Anyway, I’m not sure I’ve arrived at the point I set out to make.  That is the problem with just thinking about a topic and setting it to write before you’ve really nailed down where you want to go with it.  But I’ve used up my writing time and I’ve got nothing else on tap, so this is what you get.

Structure Shoots and Eagles in the East

I have probably been more active in New Eden than my posting would indicate.  I’ve been out with Liberty Squad, which is one of the Imperium groups that has deployed out the east of null sec to tangle with Pandemic Horde and its allied.

Freedom Squad – Of Course We Fly Eagles

The thing is, a lot of ops do not really have much to report.  We go out and reinforce a structure.  Sometimes we get to kill one, like that Athanor a couple of weeks back.  That was mildly interesting because it was mid-frack, so we go to see the moon chunk disappear.  But an op to reinforce a structure, or even to blow up something small, that doesn’t always yield a tale worth telling.

An Oracle wearing the Blaze SKIN at a Raitaru kill

Meanwhile, I don’t hear enough about the strategic picture to make much of a comment on that either.  I get a sense that things are not going well for PH over in The Kavala Expanse region, where the ADMs are low and almost all of the ihubs have either been destroyed or are reinforced.   My alliance, TNT, even took the TCU in A-YB15 after destroying the ihub, probably just for fun.  The TCU declares ownership of the system, puts the alliance name on the map, but it is the ihub that upgrades a null sec system to make it livable and useful.

Meanwhile, we have to go pretty far into PH space to find Ansiblex jump gates to knock out.

An Ansiblex jump gate offline and waiting to be blown up

We caught that one down in RQOO-U and blew it up, snapping another connection.  We had to dodge bombs coming from the Fortizar near which it was anchored, but that wasn’t enough to deter us… or even keep those of us in the logi wing very busy.

Not that there haven’t been fights.  I’ve heard tale of them.  But I seem to have spent most of the month missing the ops where the locals show up.  I know they are around.  We got a peek at them last week when we slipped in with some bombers to get on the killmail for a Triumvirate Fortizar that was unwisely hanging about in a war zone without an allies about.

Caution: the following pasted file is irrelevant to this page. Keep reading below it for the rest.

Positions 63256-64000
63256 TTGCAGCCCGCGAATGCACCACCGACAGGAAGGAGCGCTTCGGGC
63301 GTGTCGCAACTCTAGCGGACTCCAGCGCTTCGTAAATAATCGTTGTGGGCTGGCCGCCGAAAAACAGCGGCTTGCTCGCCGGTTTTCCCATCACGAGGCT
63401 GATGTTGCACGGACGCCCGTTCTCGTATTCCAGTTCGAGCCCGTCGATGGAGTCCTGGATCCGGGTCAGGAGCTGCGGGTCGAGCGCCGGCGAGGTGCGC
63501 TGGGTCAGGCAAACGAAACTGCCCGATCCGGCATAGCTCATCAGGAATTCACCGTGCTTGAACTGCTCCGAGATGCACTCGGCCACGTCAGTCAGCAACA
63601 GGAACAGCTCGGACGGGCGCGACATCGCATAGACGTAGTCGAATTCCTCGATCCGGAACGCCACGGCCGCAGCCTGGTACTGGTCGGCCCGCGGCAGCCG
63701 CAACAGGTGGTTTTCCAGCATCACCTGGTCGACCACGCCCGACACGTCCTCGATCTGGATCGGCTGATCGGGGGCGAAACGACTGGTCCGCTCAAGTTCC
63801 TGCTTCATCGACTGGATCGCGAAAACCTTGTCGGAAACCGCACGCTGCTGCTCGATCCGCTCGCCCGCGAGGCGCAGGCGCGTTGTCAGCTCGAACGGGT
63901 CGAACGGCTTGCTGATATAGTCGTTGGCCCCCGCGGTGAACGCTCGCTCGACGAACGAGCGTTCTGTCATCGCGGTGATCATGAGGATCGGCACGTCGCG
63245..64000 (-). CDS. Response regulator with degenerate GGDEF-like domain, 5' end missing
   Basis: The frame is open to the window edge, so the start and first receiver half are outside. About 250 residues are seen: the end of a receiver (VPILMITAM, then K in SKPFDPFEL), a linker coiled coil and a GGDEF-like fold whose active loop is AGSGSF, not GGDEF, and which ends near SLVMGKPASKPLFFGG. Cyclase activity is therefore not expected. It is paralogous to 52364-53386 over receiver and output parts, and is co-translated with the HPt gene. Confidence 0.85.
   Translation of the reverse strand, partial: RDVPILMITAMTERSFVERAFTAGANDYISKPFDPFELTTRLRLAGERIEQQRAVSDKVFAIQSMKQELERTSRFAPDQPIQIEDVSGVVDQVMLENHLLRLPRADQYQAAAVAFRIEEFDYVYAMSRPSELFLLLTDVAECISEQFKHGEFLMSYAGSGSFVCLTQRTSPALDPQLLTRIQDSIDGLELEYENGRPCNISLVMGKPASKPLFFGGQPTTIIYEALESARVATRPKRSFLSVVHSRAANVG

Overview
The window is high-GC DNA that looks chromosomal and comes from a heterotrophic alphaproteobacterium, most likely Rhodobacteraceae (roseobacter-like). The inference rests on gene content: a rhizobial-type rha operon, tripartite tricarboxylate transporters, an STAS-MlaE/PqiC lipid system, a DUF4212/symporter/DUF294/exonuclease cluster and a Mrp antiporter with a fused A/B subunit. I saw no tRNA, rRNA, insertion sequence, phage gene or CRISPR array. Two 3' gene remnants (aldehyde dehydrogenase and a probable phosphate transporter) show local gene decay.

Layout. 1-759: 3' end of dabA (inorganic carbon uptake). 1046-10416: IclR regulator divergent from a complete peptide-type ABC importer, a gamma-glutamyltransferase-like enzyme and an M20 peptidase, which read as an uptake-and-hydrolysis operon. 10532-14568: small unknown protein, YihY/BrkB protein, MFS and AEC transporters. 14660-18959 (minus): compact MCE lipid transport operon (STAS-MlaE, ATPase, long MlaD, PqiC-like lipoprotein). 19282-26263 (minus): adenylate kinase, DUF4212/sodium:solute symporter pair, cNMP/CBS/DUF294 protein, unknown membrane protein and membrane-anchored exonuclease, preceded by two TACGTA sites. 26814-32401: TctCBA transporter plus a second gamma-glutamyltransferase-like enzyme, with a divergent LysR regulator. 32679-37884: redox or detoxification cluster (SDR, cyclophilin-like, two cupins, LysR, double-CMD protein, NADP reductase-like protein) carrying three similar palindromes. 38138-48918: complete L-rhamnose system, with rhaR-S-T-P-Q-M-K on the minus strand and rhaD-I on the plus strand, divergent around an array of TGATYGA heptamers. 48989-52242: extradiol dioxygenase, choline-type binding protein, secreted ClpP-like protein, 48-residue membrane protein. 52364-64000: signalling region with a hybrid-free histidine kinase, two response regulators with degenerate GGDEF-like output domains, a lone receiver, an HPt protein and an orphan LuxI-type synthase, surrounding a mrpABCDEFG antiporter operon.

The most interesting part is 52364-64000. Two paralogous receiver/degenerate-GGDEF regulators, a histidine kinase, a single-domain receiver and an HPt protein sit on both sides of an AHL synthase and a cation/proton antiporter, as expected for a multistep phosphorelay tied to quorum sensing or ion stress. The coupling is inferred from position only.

Another Fortizar brews up

We had initially tried to bomb the Pandemic Horde fleet coming in to the shoot, but managed only to bomb a couple of our own.  My bomb, launched a bit late, got a solo kill on a blue capsule.  I don’t feel bad though.  Black Ops bombed us the other day when we were both going after the same target.  It happens.  And somebody learned not to MWD ahead of the pack on a bomb run that day.

Anyway, after a lot of quiet ops over the last couple of weeks, it was nice to show up yesterday and have some ships at which to shoot.

It started with us forming up and flying out in Eagles again.  We sat on a titan for a bit.

I just like screen shots of titans

Then we were bridged into Erstet, in low sec Metropolis, where NCDot was assailing a friendly Azbel with a few dreadnoughts supported by a Minokawa force auxiliary.  We went after the dreads, hitting a Phoenix first.

Phoenix shields flaring under impact

However, we were not able to out pace the Minokawa and its ability to rep, so a couple of dreadnoughts from out side were called up and jumped in, after which we managed… after much struggle… to deploy a cyno inhibitor on the field in order to keep NCDot from reinforcing their structure bash.

The extra firepower turned the tide and the Azbel was saved.  We exchanged a few subcaps for a Revelation, two Phoenixes, and the Minokawa force auxiliary, the wrecks of which stayed on the field.

The remains of the fight

We had to hang about a bit after that.  This took place in low sec, where things are complicated.  Our way back home was through high sec, so we had to wait out suspect timers.  This wait was extended because some of us in the logi wing had combat drones handy and got on a couple of the kill mails.  However, if you rep or cap boost somebody with a suspect timer then you too get the suspect timer, and we were all in Basilisks running a capacitor chain, so it became a self-refreshing round of suspect timers until somebody mentioned we would have to go through high sec, at which point we dropped the chain and tethered on the Azbel to wait out the 15 minutes.

Emboldened by our successful op, Thomas Lear, who was leading us, flew us off to another structure to reinforce it.

Eagles on the move again

Pandemic Horde gave chase with an Ishtar fleet, trying to get around us to cut us off and, if intel is to be believed, ended up with us sitting between them and home.  Finding themselves cut off instead, they then decided not to engage, docked up, and jump cloned back to their staging, leaving their ships parked for another day.  I cannot speak to the truth of that, but it does sound like an odd move.  There are other ways in and out of their space, as we were soon to learn.

After reinforcing another PH structure, Thomas decided that we would go deeper into their space and reinforce one more before calling it a night.  I have no idea what we were going to shoot though, because when we arrived in the system a Black Legion Munnin fleet, led by Elo Knight.  We were apparently not going to take that fight and spent the next hour trying to break contact with them and eventually flying the long way around south through the Great Wildlands and Metropolis before arriving back at our staging system once more.